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## Integrated math 1

### Course: Integrated math 1>Unit 17

Lesson 2: Triangle congruence from transformations

# Proving the SAS triangle congruence criterion using transformations

We can prove the side-angle-side (SAS) triangle congruence criterion using the rigid transformation definition of congruence. Created by Sal Khan.

## Want to join the conversation?

• So high school geometry is grade 10 math right?
• It would be 10th grade if you don't have pre-ap or ap classes. So if you do have gate geometry you will do it in 9th grade and do Algebra 2 next year. If you don't have a gate then you do it in 10th grade and have Algebra 2 next year.
• I wish I had Sal as a teacher in 8th grade for algebra I failed algebra that year and I thought I wasn't doing good enough but when I retook algebra in 9th I got all A's on the test. Maybe I was just my 8th-grade algebra teacher I don't know
• So there's this little apostrophe-looking thing that keeps appearing on certain letters (around the triangles) and I'm a little confused as to what that is. If anyone can tell me what that stands for, I would really appreciate it! :)

(It's throughout the video when those symbols show up.)
• that is the prime mark (think of transformers and optimus prime) which is an indication that a transformation has been performed on a point or shape. So the pre-image (starting point) would have points such as ABC, but after it is transformed (through translation, rotation, or reflection), the new figure would be A'B'C' which would be congruent, but not necessarily the same orientation. The video talks about A going to A', B going to B', and C going to C'.
• How do you prove triangles congruent with attitude?
Do it with SAS.
• @naowomi1497

Great Question! If any two angles and the side included between the angles of one triangle are equivalent to the corresponding two angles and side included between the angles of the second triangle, then the two triangles are said to be congruent by ASA rule.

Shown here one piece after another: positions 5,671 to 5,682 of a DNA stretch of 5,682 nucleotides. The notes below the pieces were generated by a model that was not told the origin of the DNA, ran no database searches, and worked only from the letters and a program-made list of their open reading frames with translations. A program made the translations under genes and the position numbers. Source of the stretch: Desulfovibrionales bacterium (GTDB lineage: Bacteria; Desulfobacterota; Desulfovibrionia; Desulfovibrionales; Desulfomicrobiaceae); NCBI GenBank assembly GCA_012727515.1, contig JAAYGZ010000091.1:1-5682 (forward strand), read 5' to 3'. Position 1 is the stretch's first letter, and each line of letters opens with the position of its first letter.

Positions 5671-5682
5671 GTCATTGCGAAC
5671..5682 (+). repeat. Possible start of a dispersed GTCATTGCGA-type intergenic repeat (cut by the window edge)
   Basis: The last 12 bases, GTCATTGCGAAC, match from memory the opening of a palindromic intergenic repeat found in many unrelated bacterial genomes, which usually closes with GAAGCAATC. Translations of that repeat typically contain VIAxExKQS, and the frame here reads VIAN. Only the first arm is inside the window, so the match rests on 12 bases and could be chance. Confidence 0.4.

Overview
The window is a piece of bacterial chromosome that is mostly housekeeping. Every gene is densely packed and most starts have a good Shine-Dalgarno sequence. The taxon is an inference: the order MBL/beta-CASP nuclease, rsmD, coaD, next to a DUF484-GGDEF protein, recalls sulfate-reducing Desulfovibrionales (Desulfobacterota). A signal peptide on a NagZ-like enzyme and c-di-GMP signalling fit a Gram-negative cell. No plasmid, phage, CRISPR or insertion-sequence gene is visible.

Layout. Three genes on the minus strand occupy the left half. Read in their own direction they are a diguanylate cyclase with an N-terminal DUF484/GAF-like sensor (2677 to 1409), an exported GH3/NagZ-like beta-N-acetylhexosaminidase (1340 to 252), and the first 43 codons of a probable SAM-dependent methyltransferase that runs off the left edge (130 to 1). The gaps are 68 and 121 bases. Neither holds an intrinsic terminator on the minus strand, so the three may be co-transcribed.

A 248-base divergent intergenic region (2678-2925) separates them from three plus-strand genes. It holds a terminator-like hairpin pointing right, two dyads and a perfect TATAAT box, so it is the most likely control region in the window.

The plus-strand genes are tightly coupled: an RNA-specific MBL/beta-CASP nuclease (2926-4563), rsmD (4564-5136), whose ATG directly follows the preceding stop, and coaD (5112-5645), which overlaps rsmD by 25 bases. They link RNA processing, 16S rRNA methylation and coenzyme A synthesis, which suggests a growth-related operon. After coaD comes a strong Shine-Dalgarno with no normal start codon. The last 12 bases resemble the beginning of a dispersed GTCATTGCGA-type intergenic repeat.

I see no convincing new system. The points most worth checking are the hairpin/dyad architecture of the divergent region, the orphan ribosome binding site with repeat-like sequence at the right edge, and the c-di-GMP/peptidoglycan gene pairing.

If you didn't know, there are five ways to prove triangles are congruent.

1.Side-Side-Side (SSS) theorem.
2.Side-Angle-Side (SAS) theorem.
3.Angle-Angle-Side (AAS) theorem.
4.Angle-Side-Angle (ASA) theorem.
5.Hypotenuse-Leg (HL) theorem.

If two pairs of corresponding angles and the pair of included sides are congruent, then the triangles are congruent. If two pairs of corresponding angles and a pair of non-included sides are congruent, then the triangles are congruent.

To prove that altitudes of a triangle are concurrent, we have to prove that the line segment joining the orthocentre and a vertex considering the altitudes drawn from the other two vertices of triangle meet at the orthocentre.

Hope this helps.
(1 vote)
• Wouldn't c' be mapped to F anyway without this extra stuff?
• The way that Sal showed it, yes it would be. However it would not have been if a reflection was already used. Say a was translated to d then the triangle was rotated about point a however many degrees it was needed to make b on the opposite side of a' from e, then reflected on a vertical line through point a', c' would be on the opposite side of f on line a', b'. If this was the case then it would need to be reflected.
• Video won't play. Help?
• Try going on youtube.com. All of the videos are found there. Check your internet connection also.
• Hi, Sal
Could you tell me which compass you think is the best (most durable) as mine keeps moving (out of the circle) and breaking?
• a compass with stiff arms and a adjustable nut
(1 vote)
• Around Sal says that the angle "looks something like this" and then he draws it using a straightedge. Is there a more precise way to construct the angle for the proof using a compass and then the straightedge?

For example, can something like this be done? We know F=C' and E=B'. We can draw a line between them. So, line FE = line C'B'. Can we use line FE as a radius around point E to create a circle that will intersect with a circle around point D with line DF as a radius and then connect the points and reflect over line CE?